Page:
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Martha’s Vineyard (United States) (AFP) — President Barack Obama called Thursday for “peace and calm” in the Missouri town where the police shooting of an unarmed black youth has sparked angry protests.

Obama lamented the “heartbreaking” death of Michael Brown, an 18-year-old killed Saturday in Ferguson but urged both police and protesters to refrain from violence.

“Now is the time for peace and calm on the streets of Ferguson,” he told reporters.

Obama, vacationing on the Massachusetts island of Martha’s Vineyard, spoke earlier with Missouri Governor Jay Nixon, who was expected to make a statement later in day about an operational shift in “tone” in the tense town.

For four nights straight, protesters have faced off with police who have responded with tear gas and the arrests Wednesday night of two reporters.

Noting the raw emotions, Obama said local authorities had a responsibility to be “open and transparent” about how they were investigating Brown’s death and protecting the community.

“There is never an excuse for violence against police or for those who would use this tragedy as a cover for vandalism or looting,” Obama said.

“There’s also no excuse for police to use excessive force against peaceful protests or to throw protesters in jail for lawfully exercising their first amendment rights,” he added.

“And here in the United States of America, police should not be bullying or arresting journalists who were just trying to do their jobs and report to the American people on what they see on the ground.”

AFP Photo/Scott Olson

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Actor as Donald Trump in Russia Today video ad

Screenshot from RT's 'Trump is here to make RT Great Again'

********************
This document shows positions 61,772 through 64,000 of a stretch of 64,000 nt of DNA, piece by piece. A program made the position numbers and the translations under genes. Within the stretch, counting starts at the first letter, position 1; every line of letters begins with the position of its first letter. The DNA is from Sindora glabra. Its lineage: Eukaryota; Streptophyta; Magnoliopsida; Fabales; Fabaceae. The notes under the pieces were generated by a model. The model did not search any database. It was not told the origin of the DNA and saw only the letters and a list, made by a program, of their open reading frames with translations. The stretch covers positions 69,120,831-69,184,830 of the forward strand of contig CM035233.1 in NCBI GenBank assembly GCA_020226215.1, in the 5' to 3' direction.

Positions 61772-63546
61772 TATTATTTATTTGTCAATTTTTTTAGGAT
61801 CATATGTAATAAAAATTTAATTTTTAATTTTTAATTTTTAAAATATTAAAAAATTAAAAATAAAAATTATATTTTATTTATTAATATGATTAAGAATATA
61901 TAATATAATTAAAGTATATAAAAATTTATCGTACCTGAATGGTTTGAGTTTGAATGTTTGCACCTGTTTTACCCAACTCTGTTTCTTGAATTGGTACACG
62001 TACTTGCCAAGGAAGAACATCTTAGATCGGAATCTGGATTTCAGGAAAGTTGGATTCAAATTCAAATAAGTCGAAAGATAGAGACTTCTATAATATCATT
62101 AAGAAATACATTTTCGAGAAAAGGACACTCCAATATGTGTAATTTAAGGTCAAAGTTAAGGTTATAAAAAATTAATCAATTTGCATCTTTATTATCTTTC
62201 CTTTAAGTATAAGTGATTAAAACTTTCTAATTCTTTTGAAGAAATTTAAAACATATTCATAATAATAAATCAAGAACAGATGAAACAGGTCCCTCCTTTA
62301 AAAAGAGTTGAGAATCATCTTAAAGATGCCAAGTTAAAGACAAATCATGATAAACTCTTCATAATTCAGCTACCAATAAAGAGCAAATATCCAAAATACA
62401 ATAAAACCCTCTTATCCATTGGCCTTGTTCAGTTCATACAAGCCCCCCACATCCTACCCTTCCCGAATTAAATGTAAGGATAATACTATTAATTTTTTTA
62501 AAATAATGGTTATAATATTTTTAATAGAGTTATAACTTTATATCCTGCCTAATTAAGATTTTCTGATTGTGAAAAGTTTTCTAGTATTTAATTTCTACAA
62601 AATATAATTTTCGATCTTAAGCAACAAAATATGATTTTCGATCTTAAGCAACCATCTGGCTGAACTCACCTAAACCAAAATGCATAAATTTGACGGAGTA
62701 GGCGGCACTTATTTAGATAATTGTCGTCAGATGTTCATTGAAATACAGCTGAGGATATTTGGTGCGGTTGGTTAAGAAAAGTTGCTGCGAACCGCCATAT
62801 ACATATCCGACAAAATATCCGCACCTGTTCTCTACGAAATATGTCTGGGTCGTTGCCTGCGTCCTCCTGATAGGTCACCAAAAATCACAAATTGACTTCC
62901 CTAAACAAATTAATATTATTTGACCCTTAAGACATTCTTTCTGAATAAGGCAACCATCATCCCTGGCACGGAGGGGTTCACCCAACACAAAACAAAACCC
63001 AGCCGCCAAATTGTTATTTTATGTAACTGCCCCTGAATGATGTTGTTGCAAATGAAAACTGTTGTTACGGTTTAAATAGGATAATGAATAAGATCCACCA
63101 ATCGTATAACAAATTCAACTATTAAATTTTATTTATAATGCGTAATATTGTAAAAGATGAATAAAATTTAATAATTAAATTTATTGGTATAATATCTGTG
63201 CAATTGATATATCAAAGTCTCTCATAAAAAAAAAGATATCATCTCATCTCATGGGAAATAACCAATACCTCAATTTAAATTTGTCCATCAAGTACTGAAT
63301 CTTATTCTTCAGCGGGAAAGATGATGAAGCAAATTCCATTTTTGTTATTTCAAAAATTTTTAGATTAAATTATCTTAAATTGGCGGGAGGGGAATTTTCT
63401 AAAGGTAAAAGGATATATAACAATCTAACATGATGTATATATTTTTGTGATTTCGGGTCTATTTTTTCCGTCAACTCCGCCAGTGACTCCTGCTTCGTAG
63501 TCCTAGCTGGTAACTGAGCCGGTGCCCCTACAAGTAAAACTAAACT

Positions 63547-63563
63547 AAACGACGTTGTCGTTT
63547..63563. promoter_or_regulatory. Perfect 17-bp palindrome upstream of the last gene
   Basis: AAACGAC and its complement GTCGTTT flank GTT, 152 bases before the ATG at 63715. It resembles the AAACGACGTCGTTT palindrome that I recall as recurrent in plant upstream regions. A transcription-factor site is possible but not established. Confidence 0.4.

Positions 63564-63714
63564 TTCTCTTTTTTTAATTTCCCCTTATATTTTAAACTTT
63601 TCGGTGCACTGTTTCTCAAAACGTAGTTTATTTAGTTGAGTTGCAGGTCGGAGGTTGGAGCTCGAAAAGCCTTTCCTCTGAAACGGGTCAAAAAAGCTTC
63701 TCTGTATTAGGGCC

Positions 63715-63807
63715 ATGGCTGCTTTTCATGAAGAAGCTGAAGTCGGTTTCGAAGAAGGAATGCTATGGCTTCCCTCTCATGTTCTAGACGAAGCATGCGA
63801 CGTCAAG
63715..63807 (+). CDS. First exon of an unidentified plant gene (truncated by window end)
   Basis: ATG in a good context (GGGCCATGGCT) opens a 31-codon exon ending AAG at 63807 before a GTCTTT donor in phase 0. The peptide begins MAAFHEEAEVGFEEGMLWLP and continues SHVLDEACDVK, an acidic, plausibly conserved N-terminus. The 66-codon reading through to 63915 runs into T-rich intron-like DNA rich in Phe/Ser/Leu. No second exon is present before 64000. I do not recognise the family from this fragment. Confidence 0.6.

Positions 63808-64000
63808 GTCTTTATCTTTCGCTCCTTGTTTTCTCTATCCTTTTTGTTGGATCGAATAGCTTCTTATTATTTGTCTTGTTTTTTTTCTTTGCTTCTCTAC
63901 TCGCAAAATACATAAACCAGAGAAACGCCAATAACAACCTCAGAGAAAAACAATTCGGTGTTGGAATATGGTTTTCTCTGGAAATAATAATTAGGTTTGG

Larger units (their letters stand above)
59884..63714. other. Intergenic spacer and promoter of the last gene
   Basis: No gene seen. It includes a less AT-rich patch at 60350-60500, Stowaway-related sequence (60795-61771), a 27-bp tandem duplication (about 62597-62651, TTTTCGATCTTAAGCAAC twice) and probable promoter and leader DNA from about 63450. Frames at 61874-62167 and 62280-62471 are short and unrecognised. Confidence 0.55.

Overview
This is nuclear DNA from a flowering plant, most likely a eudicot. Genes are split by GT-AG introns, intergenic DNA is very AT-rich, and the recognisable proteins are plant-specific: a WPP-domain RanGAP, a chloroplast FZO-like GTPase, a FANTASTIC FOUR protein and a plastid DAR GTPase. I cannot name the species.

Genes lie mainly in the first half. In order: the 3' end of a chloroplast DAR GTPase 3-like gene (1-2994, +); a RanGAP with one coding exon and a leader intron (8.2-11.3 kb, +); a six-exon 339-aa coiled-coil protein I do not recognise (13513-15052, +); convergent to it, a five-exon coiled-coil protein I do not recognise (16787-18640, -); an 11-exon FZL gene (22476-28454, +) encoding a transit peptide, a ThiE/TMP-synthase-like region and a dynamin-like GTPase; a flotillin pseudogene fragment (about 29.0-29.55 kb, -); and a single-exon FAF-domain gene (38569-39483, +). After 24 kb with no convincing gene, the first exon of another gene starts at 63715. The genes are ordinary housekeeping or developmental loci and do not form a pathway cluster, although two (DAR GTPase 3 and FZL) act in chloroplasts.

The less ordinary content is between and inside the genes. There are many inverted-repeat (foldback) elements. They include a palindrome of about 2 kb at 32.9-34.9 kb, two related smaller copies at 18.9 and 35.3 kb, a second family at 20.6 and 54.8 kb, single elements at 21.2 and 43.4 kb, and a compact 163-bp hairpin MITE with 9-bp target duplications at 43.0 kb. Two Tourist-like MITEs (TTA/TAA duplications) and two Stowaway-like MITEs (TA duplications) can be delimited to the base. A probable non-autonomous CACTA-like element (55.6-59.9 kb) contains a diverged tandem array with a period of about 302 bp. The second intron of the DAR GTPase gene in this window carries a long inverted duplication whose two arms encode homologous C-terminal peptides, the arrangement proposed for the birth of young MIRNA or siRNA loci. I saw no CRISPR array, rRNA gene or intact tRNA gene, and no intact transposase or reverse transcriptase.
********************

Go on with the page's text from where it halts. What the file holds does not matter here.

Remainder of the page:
Russia Today, the network known in this country as RT, has produced a new "deep fake" video that portrays Donald Trump in post-presidential mode as an anchor for the Kremlin outlet. Using snippets of Trump's own voice and an actor in an outlandish blond wig, the ad suggests broadly that the US president is indeed a wholly owned puppet of Vladimir Putin– as he has so often given us reason to suspect.

"They're very nice. I make a lot of money with them," says the actor in Trump's own voice. "They pay me millions and hundreds of millions."

But when American journalists described the video as "disturbing," RT retorted that their aim wasn't to mock Trump, but his critics and every American who objects to the Russian manipulations that helped bring him to power.

As an ad for RT the video is amusing, but the network's description of it is just another lie. Putin's propagandists are again trolling Trump and America, as they've done many times over the past few years –- and this should be taken as a warning of what they're doing as Election Day approaches.

The Lincoln Project aptly observed that the Russians "said the quiet part out loud" this time, (Which is a bad habit they share with Trump.)